There’s a story staff likes to tell that really puts the benefits of the Boys & Girls Clubs of the Umpqua Valley into perspective. And it transcends the games and security and many activities the club offers its 1,000-plus members.
It’s about the food and the 50,000 or so meals — called “snupper” — the club cafeteria provides each year.
“I had this little girl in my office because she had taken an extra meal,” explained the club’s Executive Director Kris Besson. “I asked her why and she told me that it’s all she had to eat that day.”
That alone seems reason enough to keep the doors of the Northeast Cedar Street facility open, but the club offers its members and the Roseburg-area community it serves so much more. In fact, its roots began in the spring of 1998 from a need to address juvenile delinquency.
“There was a juvenile justice summit,” explained Besson. “The undersheriff at the time (Harry Mullins) said there was an increase in juvenile crime and that there really was no deterrent to kids getting involved in crime. They also discovered that the juvenile probation officers were overworked and that there was a shortage of after-school activities.”
Founding club board member and director of the Commission on Children and Families Gillian Wesenberg was on that task force. Former county Commissioner Joyce Morgan and former Roseburg schools Superintendent Lee Paterson were also instrumental in the club’s birth.
“It was kind of the whole gamut,” recalled Wesenberg. “There was no detention center and really nothing to keep the kids off the streets. We wanted to have a system where kids could do something productive.”
“Our focus was on the critical time from when the kids got out of school to the time their parents came home from work,” said Morgan, who served on the Douglas County Board of Commissioners from 1989 to 2004. “The county had some drug task force money set aside, and we worked on the prevention end, keeping kids on the right track. The goal was to have a Boys & Girls Club, but there was a lot of work to do in advance of that. We had to find a building and get the right people together.”
The building eventually came in the form of what had been Grand Slam USA, an indoor facility filled mostly with batting cages. When it closed, the owner agreed to lease the building to a nonprofit group, and it became known as the Douglas County Family Fun Center.
Retired Oregon State Police Trooper Steve Barnhart, who would become the club’s first director, was also in the middle of the grass-roots effort to provide a safe place for kids. “It was a Drug Free Community grant that helped develop an after-school program,” he said. “We hooked up with Tom Nelson, who was running the nonprofit Douglas County Fun Center, and he and his board agreed to let us develop a program through the grant.”
Barnhart and Melanie Prummer, who is now director of Battered Persons’ Advocacy, were hired to run the program. “I was to manage the project, and she (Prummer) was to bring the kids in,” Barnhart recalled. “Lee (Paterson) got it worked out where the school buses would stop at the club to drop the kids off. We eventually got the batting cages out and Cow Creek donated a basketball court.”
By the time it was chartered by the national Boys & Girls Clubs of America in 2001, the Roseburg facility was serving more than 200 kids per day, according to Barnhart.
“When the representatives from the Boys & Girls Club first visited us, they didn’t like the facility,” he said. “There was only one way to change their minds, so I got a map, marked where all the schools were located and took them for a ride. I showed them where all the bike trails were and showed them that the club was almost dead center of the city and that the kids could get to the club on the bicycles pretty easily.”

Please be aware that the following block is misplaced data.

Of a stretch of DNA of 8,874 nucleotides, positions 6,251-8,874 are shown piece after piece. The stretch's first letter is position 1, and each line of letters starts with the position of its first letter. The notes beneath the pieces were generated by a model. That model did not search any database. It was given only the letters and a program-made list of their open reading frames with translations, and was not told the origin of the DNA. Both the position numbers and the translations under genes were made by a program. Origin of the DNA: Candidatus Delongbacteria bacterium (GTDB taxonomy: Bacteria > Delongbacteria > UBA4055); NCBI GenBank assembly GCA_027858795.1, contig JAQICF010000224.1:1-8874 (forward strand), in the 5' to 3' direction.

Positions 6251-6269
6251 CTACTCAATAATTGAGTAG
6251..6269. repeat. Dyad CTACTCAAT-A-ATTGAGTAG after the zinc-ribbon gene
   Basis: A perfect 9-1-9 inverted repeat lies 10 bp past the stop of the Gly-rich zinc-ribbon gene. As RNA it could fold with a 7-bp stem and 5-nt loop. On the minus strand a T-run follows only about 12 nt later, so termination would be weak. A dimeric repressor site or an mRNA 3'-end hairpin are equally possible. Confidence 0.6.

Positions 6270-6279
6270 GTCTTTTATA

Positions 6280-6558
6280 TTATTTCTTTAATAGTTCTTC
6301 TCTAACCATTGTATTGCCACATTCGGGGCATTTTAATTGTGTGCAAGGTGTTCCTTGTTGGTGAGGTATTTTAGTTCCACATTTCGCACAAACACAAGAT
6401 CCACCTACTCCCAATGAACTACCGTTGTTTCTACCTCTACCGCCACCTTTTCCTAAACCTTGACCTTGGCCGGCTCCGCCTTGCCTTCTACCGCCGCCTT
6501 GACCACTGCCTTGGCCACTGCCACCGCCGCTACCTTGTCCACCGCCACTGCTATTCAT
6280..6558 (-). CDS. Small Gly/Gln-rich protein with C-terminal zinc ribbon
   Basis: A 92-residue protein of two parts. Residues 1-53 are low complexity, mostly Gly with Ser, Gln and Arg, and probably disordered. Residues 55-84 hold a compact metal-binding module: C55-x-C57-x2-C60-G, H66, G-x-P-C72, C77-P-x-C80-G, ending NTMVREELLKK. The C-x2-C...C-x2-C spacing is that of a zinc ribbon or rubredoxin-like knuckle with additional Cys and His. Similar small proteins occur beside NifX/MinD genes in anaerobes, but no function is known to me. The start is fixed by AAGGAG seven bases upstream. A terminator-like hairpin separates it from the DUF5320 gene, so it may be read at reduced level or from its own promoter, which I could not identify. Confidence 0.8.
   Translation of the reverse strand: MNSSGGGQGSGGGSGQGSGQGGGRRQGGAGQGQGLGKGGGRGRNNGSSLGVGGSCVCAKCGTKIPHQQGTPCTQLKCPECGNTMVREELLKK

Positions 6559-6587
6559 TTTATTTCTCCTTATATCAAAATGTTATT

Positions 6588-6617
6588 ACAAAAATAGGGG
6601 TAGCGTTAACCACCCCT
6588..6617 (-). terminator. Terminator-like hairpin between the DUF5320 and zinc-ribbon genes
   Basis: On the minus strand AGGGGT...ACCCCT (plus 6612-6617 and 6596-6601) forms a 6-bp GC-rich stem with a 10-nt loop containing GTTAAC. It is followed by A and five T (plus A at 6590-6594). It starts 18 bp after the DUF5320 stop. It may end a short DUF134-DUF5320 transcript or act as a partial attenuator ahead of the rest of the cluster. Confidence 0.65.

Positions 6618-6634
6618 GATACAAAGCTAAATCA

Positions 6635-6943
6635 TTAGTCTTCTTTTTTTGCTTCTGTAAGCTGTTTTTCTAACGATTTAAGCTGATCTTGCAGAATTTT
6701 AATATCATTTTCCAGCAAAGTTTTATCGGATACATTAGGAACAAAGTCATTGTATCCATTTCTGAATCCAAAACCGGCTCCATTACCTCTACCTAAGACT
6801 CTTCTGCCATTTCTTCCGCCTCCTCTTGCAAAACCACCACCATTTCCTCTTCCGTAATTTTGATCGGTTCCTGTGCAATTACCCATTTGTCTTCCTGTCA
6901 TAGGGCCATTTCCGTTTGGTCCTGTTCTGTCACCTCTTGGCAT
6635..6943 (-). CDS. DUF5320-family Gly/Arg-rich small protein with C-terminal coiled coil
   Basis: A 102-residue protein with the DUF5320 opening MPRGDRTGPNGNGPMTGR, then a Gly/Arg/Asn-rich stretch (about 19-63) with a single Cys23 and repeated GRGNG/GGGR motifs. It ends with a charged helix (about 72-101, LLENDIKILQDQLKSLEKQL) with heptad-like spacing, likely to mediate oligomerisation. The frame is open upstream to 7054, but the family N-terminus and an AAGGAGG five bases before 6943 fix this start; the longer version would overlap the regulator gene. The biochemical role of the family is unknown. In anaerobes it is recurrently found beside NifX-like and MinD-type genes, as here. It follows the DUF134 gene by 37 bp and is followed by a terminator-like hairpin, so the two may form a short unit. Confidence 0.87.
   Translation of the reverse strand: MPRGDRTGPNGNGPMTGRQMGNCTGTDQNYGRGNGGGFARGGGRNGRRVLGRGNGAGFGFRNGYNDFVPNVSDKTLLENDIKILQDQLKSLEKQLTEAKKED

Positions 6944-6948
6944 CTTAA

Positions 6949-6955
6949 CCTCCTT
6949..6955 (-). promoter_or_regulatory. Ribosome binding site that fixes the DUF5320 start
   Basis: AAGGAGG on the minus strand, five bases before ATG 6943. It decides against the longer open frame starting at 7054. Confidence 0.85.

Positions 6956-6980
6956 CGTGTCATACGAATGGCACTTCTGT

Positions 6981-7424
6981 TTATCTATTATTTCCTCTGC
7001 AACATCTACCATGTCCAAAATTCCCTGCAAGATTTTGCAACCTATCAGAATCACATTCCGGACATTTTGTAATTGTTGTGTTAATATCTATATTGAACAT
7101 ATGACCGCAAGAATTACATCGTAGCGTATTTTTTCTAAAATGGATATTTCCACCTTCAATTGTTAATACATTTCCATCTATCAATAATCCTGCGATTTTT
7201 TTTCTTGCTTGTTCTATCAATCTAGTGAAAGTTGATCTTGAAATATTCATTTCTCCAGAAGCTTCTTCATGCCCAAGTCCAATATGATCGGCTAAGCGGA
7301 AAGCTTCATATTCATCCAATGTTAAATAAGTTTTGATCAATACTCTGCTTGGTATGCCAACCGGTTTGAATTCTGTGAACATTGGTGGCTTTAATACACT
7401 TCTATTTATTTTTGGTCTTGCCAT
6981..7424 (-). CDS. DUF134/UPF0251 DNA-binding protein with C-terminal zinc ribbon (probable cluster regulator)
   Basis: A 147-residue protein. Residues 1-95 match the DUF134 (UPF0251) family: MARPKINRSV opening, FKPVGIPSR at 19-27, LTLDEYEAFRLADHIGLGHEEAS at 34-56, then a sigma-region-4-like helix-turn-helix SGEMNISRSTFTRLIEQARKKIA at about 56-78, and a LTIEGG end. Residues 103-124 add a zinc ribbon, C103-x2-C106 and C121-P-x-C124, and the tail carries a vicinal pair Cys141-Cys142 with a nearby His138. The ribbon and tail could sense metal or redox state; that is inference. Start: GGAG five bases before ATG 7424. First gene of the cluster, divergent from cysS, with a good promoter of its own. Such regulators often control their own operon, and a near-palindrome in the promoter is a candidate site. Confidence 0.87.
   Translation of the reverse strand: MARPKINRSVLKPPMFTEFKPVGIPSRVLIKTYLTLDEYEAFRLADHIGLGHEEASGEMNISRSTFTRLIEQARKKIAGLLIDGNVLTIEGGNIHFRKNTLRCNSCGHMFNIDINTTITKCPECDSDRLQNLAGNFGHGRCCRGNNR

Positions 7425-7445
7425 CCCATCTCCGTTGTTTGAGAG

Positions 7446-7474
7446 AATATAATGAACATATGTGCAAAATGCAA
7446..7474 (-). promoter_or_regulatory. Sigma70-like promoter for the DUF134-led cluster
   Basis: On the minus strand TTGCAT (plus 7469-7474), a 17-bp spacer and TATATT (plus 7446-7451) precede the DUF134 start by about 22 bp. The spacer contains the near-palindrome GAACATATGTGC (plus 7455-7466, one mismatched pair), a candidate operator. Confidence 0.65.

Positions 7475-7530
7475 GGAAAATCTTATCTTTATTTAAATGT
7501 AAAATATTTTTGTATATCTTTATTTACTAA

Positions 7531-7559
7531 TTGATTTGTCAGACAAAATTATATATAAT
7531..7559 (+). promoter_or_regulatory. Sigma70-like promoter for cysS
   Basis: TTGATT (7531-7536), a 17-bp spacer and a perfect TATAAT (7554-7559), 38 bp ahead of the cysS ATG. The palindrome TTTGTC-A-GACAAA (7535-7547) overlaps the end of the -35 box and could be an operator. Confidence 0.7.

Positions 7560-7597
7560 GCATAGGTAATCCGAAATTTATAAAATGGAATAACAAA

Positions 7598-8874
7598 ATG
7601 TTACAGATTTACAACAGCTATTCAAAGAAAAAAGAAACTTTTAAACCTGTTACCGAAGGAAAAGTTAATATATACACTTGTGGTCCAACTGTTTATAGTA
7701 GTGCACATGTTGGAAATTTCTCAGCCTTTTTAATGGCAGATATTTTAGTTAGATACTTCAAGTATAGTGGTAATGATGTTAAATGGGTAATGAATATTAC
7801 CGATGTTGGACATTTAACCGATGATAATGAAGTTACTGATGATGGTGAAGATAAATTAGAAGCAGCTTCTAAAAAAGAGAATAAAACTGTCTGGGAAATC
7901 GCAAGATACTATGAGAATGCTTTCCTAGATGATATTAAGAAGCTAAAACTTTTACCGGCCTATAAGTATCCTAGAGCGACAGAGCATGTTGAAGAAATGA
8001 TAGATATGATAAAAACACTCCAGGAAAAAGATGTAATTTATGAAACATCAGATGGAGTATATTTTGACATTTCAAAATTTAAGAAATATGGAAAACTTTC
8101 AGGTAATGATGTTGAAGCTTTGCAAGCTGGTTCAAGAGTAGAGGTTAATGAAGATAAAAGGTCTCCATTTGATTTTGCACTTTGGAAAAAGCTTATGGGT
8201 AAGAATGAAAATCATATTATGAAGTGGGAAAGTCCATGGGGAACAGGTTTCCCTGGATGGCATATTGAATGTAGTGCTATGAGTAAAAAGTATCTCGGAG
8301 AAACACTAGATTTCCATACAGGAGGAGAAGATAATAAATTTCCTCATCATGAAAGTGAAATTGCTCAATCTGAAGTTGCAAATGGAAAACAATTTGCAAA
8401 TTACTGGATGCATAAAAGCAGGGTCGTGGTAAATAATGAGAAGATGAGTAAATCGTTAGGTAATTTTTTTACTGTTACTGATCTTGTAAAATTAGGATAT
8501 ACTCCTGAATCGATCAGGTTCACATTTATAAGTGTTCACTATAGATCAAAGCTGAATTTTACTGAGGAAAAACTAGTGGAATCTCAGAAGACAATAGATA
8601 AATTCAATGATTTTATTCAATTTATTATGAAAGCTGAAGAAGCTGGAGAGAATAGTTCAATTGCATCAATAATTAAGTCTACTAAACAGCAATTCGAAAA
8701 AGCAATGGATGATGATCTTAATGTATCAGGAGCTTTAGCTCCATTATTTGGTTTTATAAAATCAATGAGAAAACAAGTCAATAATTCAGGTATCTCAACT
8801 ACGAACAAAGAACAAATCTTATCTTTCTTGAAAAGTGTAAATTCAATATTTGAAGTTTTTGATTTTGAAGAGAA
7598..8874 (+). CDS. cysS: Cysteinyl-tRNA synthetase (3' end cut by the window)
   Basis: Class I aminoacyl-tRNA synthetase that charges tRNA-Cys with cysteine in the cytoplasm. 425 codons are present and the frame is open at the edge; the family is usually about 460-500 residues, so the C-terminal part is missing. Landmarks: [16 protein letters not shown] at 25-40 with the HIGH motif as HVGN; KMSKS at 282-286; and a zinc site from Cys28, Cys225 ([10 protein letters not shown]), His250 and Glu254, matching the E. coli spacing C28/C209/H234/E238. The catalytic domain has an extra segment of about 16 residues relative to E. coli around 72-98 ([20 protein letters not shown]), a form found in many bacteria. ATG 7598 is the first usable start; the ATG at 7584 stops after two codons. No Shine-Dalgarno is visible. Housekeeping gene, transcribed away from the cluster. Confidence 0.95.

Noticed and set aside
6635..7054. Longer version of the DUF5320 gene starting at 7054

Paterson helped persuade the state to offset a chunk of the cost of busing the members from school to the club.
“They agreed that because it was still part of the school day, they would cover 70 percent of the cost,” he said. “It took a lot of people pulling in the same direction.”
The club would eventually agree to run the sports programs for Roseburg’s elementary schools and Pennsylvania native Besson was hired as its first sports director. “I had a degree in rec management, and I was with the Girl Scouts for 18 years before I joined the club,” she recalled. “Youth development was in my heart.”
Over the next 12 years, the club would continue to grow in numbers and in programs. The two-story facility saw nearly 51,000 visitors last year alone. While membership dues are only $51 per year (less than $1 per week), it costs much more to provide the many programs (and meals) the club provides. “It will take $805,000 to run the club this year,” said Besson, who followed Barnhart as director in 2003. “We’ve also been working on an expansion for the past seven months.”
That expansion is designed to better secure the clubhouse, redesign the flow of the parking and complete the second-story renovation, which will allow the club to better serve its teen members.
“It’s an investment in our kids,” said Besson, describing the club’s core. “Many of our members come from nontraditional families and more than 35 percent come from homes where the household income is less than $28,000 per year. At the end of the day, where would these kids be if the club wasn’t open?”
Jeff Ackerman is the publisher of The News-Review and on the board of directors of the Boys & Girls Clubs of the Umpqua Valley. He can be reached at 541-947-4263 or email@example.com.
“I had this little girl in my office because she had taken an extra meal. I asked her why and she told me that it’s all she had to eat that day.”
-- Executive Director Kris Besson.